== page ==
Is the head of the government subject to the law, or above the law? This was the central question of the political crisis that caused the English Civil War in the 17th century, against the absolutist claims of King Charles I. The answer to this question is one of the foundations of the Declaration of Independence.

In 1644, the Scottish Presbyterian Samuel Rutherford published “Lex, Rex, or the Law and the Prince.” The point of the title was that the law precedes the king; the monarch must obey the law. “Lex, Rex” refuted the royal absolutists who claimed rex est lex loquens — the king is the law speaking.

The antecedent for King Charles’s principle was the despotism of the late Roman Empire. The antecedent for Rutherford’s was the Old Testament. There, the definition of the Hebrew nation is the people who live according to the law given by God. The Anglo-American ideal of “the rule of law” embodies Rutherford’s principle. The law, not the individual who heads the government, is the supreme ruler. The true source of law is not the king’s will, but God’s will. King-made “law” that is inconsistent with God’s law of natural justice and goodness is mere pretend law, not true law.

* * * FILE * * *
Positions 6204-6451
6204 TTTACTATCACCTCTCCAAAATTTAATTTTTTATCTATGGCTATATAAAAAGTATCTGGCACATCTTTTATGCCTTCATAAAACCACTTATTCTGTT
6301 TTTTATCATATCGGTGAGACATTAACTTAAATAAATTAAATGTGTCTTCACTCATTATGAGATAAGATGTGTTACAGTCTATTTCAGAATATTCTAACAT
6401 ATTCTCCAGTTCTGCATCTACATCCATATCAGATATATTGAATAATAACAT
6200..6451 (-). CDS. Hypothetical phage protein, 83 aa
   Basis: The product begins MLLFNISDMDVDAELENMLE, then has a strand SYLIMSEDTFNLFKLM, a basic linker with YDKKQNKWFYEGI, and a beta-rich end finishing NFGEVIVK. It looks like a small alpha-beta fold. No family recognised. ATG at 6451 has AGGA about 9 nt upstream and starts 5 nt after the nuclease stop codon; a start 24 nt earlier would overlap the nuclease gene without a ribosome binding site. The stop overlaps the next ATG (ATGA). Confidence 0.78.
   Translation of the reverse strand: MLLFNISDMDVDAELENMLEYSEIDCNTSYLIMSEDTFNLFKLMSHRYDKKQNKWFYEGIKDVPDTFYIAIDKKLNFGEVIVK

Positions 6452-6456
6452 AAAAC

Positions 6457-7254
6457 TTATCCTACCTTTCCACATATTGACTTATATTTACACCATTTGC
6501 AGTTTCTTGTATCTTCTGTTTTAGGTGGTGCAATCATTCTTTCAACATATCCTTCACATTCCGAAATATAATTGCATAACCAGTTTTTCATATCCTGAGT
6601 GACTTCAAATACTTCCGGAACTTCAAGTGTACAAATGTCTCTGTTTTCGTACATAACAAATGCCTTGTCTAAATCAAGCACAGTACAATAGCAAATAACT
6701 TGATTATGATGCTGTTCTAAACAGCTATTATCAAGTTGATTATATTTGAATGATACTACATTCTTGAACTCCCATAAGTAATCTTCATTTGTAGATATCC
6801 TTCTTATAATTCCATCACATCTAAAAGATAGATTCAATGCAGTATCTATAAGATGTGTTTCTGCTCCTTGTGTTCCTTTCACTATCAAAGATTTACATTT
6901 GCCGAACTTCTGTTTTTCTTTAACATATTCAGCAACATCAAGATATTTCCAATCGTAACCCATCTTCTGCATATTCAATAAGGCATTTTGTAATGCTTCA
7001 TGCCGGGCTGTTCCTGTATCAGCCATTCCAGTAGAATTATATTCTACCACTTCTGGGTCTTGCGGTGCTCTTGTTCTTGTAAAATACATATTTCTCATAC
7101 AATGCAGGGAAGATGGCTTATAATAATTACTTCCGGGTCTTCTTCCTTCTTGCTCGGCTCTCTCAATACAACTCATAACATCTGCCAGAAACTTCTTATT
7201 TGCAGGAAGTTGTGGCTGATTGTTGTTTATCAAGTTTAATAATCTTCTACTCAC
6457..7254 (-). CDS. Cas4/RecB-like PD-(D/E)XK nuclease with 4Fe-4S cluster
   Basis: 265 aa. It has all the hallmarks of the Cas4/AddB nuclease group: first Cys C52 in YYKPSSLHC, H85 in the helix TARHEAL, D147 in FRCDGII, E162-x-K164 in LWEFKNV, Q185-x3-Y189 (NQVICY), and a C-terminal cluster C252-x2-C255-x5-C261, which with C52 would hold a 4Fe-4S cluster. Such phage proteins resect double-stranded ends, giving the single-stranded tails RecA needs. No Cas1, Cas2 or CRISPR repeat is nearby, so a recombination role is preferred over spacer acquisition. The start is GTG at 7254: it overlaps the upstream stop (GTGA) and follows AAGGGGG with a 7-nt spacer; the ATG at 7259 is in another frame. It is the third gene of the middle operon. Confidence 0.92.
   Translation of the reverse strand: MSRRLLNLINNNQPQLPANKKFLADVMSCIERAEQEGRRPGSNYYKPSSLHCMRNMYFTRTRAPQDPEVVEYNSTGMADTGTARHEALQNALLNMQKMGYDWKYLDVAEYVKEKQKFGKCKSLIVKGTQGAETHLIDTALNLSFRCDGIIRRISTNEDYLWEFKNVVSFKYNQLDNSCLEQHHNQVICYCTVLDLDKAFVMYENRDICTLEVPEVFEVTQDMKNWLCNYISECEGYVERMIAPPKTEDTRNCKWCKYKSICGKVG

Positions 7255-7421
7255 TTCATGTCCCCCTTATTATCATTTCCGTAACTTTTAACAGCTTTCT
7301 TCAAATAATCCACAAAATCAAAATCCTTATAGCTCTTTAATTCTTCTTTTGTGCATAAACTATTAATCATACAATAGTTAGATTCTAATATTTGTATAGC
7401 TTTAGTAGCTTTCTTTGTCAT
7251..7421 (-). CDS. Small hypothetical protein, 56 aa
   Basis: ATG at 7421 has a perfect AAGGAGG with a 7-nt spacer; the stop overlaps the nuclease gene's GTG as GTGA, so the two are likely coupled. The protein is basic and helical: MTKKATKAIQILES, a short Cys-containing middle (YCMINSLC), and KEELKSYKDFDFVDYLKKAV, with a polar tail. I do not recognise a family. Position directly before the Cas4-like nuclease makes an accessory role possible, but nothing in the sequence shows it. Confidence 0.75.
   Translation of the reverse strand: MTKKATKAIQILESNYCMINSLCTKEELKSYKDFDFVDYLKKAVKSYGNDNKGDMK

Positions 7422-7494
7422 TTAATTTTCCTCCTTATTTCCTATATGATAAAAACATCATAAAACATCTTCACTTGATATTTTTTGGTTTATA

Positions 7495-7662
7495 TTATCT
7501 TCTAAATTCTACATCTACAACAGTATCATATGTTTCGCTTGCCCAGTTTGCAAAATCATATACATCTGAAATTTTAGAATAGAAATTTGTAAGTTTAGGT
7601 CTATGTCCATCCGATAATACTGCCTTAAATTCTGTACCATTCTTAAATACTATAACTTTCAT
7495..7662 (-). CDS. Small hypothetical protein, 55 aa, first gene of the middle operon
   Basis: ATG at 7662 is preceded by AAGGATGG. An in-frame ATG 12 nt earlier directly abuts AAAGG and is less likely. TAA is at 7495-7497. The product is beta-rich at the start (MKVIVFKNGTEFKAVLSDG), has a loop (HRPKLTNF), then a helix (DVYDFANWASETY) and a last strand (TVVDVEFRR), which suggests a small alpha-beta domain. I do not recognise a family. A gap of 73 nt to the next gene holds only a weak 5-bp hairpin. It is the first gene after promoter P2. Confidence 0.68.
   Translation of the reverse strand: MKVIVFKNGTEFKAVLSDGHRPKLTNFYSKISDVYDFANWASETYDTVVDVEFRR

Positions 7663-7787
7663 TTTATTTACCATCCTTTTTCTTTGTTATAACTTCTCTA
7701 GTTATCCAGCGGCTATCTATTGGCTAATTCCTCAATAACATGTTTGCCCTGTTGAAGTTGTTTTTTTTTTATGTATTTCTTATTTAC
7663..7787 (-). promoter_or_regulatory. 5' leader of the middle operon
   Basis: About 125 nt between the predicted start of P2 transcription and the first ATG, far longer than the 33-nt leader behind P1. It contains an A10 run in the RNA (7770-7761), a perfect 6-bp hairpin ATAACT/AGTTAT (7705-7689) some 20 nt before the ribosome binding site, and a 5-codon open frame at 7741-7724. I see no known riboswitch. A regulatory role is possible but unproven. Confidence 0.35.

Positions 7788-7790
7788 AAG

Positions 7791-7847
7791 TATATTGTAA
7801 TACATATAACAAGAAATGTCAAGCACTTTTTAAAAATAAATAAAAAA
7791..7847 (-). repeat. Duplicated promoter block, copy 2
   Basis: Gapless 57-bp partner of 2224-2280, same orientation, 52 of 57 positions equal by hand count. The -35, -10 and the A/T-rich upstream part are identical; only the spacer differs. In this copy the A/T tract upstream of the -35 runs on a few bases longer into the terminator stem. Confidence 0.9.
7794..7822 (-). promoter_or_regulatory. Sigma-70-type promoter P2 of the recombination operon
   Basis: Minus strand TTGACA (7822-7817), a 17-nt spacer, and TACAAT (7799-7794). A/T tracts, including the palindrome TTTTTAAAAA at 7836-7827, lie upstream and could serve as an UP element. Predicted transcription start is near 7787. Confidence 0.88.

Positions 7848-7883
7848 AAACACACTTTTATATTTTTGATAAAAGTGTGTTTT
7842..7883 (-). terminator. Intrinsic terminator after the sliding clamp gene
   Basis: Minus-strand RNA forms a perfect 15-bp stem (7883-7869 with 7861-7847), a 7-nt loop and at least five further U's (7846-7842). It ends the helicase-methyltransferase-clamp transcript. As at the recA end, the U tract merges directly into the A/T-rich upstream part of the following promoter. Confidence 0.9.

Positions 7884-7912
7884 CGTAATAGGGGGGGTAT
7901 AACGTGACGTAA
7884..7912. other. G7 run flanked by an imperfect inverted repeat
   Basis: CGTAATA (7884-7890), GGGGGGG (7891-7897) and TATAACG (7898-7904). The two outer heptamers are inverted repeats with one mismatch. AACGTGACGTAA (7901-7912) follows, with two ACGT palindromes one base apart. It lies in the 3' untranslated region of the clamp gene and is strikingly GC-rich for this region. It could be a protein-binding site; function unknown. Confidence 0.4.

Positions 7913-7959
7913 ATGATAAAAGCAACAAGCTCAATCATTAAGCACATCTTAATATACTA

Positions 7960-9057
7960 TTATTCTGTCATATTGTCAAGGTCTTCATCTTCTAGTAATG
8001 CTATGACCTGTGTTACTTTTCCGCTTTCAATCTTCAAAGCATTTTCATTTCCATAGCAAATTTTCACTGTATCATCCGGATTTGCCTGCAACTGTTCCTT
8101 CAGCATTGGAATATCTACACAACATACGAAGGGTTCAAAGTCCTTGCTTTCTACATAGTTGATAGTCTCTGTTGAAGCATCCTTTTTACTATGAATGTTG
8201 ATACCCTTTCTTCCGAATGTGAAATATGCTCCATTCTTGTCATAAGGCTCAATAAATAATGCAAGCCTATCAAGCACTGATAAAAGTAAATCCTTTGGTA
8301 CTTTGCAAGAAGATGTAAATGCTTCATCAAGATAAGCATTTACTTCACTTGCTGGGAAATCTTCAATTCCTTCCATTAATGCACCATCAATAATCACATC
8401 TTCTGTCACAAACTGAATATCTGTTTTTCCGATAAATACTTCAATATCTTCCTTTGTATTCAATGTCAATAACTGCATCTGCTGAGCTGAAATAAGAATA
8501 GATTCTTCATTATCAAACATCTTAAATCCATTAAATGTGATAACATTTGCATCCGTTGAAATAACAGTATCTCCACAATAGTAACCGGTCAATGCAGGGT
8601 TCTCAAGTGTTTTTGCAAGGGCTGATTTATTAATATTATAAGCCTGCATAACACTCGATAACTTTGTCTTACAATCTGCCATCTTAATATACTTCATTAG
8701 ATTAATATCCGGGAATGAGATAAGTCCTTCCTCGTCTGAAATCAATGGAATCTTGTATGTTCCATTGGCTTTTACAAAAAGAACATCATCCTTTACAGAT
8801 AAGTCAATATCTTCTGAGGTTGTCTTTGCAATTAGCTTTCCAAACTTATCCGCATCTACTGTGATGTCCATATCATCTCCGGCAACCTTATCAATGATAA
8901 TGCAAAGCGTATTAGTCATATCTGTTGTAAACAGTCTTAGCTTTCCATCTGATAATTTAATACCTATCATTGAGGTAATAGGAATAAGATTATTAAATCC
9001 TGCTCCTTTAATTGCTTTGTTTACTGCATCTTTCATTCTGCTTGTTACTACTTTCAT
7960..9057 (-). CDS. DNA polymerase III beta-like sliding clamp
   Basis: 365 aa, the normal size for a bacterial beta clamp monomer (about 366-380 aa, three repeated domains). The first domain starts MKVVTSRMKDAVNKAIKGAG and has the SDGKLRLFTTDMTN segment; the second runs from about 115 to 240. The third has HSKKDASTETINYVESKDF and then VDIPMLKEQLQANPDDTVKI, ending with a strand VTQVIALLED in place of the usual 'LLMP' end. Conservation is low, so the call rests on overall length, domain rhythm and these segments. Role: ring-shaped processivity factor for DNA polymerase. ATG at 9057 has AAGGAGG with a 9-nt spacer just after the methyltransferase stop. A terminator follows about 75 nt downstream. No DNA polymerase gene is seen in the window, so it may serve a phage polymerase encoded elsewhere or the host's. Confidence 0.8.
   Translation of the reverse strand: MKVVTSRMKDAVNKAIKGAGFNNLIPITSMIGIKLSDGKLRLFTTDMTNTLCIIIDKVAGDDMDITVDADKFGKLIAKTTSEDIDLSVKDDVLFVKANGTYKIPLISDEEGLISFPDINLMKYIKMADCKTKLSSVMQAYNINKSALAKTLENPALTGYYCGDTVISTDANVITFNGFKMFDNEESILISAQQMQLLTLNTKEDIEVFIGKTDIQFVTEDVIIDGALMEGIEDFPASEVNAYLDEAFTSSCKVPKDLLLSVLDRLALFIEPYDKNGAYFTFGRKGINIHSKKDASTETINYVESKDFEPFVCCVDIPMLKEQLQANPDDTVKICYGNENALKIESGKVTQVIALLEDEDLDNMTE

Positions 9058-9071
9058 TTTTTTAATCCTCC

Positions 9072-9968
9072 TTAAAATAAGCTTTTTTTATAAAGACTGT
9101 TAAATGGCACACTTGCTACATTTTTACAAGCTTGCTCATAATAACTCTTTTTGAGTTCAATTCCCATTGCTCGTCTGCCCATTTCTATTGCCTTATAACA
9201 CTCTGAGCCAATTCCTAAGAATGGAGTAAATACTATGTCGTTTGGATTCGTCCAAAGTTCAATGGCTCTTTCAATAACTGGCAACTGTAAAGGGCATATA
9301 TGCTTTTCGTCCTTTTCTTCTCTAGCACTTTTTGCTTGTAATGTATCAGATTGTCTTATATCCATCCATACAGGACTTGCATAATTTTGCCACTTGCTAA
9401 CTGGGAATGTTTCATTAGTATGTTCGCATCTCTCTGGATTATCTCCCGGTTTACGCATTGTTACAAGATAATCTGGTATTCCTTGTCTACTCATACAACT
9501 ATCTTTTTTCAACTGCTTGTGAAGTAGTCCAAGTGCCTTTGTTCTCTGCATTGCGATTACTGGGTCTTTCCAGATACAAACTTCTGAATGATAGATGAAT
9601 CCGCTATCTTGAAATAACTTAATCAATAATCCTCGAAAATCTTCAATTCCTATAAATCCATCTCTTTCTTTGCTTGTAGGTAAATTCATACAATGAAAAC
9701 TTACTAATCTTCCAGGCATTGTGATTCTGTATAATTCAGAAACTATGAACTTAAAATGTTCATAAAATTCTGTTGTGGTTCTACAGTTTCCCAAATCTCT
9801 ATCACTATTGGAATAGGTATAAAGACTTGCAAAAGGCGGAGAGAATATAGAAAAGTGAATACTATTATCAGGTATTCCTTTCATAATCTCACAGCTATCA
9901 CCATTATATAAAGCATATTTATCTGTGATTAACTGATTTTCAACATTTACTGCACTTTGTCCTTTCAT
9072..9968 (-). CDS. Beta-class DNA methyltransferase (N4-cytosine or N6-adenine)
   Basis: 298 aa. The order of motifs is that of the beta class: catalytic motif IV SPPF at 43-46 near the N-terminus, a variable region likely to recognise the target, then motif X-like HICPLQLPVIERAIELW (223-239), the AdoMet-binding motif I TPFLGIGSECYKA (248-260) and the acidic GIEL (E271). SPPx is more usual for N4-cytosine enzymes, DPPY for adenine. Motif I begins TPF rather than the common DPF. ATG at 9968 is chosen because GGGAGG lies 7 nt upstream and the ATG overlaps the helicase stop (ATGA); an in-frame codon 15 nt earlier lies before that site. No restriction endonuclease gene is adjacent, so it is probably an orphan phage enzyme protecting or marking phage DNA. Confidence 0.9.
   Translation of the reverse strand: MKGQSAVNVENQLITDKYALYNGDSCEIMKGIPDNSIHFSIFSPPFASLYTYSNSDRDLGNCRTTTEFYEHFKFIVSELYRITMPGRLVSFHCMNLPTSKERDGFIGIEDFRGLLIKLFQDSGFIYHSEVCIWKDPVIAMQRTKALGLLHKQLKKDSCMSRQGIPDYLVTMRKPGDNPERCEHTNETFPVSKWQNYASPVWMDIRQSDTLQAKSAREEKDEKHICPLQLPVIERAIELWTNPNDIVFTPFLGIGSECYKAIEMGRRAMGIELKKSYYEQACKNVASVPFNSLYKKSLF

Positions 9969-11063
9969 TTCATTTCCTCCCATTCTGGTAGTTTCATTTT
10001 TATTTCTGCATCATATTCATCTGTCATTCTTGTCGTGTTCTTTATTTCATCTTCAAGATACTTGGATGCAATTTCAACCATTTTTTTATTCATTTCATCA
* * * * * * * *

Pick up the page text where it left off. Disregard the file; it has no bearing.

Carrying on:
Rutherford used the Scholastic model of questions, assertions and arguments. Unlike some other Protestants, Rutherford quoted from and built explicitly on the Thomas Aquinas and other Catholics, such as the Spanish Second Scholastics Francisco Vitoria and Francisco Suárez. Like the Scholastics, Rutherford paid great attention to Aristotle and to the political history of ancient Greece and Rome.

He agreed with the Scholastics that man was by natural birth free. “Every man by nature is a freeman born, that is, by nature no man cometh out of the womb under any civil subjugation to king, prince, or judge, to master, captain, conqueror, teacher, &c.” Accordingly, sovereignty was inherent in the people, and was only conditionally granted to kings by the people.

Like previous resistance theorists, Rutherford extrapolated a right of resistance from the natural right to self-defense. Thus, because God has dominion over life and death, suicide was a crime against God. A person who did not defend himself “is guilty of self-murder, because he is deficient in the duty of lawful self-defence.” Like most Catholic or Calvinist philosophers of the time, Rutherford moved seamlessly between natural law and the Bible, considering them perfectly compatible.